The Society now welcomes tourists to visit the island as they share their love of exploring, adventure, and history with the world. The temple was found: an entrance to a maze of underground caverns and chambers with expeditions continuing on to this day. Of course, certain parts of the village might remain off limits to all but members in good standing – or those that dare explore and find what mysteries might await. Rumors abound about enchanted bird spirits, the ghosts of pirates, and cursed hidden treasures – not to mention the threat of angering the sacred gods said to keep the wrath of Fire Mountain at bay.

No doubt those are just legends. Right?


Adventureland Tour Map


The entrance to Adventureland is lush and nearly hidden. It’s at the mouth of a dense rainforest and as the path curves away to the left all that is immediately visible are trees and perhaps the silhouette of some structure in them. What looks like the remains of some small pagodas frame the path on either side containing food, beverage, and merchandise stalls in their interior.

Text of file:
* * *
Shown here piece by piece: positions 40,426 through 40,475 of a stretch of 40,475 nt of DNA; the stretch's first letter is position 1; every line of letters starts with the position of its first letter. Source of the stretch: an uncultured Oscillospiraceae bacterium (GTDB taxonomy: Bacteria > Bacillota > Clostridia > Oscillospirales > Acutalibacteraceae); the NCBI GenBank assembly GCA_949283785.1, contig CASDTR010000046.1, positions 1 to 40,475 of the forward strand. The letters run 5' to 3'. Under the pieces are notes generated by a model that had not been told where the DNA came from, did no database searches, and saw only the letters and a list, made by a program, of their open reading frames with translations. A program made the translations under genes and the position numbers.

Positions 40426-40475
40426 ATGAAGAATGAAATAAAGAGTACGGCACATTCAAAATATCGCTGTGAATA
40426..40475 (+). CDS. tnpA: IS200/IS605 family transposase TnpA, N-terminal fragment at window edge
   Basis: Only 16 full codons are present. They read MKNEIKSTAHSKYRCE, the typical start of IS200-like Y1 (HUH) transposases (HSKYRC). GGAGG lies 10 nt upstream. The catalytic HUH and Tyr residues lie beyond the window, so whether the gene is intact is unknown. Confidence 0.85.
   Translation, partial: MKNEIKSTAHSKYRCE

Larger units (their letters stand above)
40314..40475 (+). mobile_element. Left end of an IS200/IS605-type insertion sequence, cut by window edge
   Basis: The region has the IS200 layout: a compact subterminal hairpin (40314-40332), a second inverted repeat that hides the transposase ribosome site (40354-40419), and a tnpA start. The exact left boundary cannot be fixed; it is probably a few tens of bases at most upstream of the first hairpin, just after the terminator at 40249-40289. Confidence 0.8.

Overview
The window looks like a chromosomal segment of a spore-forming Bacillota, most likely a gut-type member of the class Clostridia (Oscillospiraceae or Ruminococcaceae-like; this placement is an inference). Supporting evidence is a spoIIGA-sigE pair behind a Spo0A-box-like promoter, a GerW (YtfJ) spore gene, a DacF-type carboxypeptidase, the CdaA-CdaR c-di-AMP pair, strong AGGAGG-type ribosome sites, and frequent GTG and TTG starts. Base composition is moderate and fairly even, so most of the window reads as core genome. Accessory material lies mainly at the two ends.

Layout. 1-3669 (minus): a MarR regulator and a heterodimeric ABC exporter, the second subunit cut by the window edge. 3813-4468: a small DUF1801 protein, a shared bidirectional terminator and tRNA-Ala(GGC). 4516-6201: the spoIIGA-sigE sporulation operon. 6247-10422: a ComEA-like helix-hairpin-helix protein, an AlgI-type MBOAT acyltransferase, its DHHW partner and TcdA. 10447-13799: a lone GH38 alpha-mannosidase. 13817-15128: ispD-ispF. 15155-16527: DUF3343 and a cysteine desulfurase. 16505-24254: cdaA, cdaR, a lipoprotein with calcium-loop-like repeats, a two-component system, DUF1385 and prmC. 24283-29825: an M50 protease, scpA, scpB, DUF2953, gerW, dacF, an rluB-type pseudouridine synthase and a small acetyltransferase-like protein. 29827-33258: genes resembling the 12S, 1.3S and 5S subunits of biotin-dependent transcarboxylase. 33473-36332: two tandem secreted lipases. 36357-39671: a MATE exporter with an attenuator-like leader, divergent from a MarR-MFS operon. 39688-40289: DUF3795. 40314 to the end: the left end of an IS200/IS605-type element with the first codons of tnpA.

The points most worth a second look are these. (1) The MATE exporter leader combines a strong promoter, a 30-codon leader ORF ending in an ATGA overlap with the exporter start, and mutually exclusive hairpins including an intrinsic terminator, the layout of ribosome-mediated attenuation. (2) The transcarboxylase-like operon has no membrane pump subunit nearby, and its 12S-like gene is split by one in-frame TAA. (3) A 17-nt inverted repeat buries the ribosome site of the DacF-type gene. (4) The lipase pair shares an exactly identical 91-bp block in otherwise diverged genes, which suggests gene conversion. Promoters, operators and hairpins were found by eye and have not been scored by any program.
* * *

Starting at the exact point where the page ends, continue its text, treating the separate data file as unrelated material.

As we approach the giant tress in front of us (a species related to Disneyodendron) the outlines of a what can only be called a treehouse can be seen in upper branches. Numerous wooden and metal structures have been created in the branches, linked with a variety of bridges, elevators, moving arms, gears, ropes, and other gadgets. This is where the first members of the first party of explorers made their base, before they were able to cross the river, and it’s just been used and expanded ever since for any purpose one can imagine: checkpoint, lodging, playground, laboratory, lookout, communications, it’s been used for all. The structure is filled with contraptions to use, buttons to push, effects to trigger, scary bridges to climb, elevators to ride, and more. (Think an adventure course with many more elements combined with something along the lines of an in theme park game)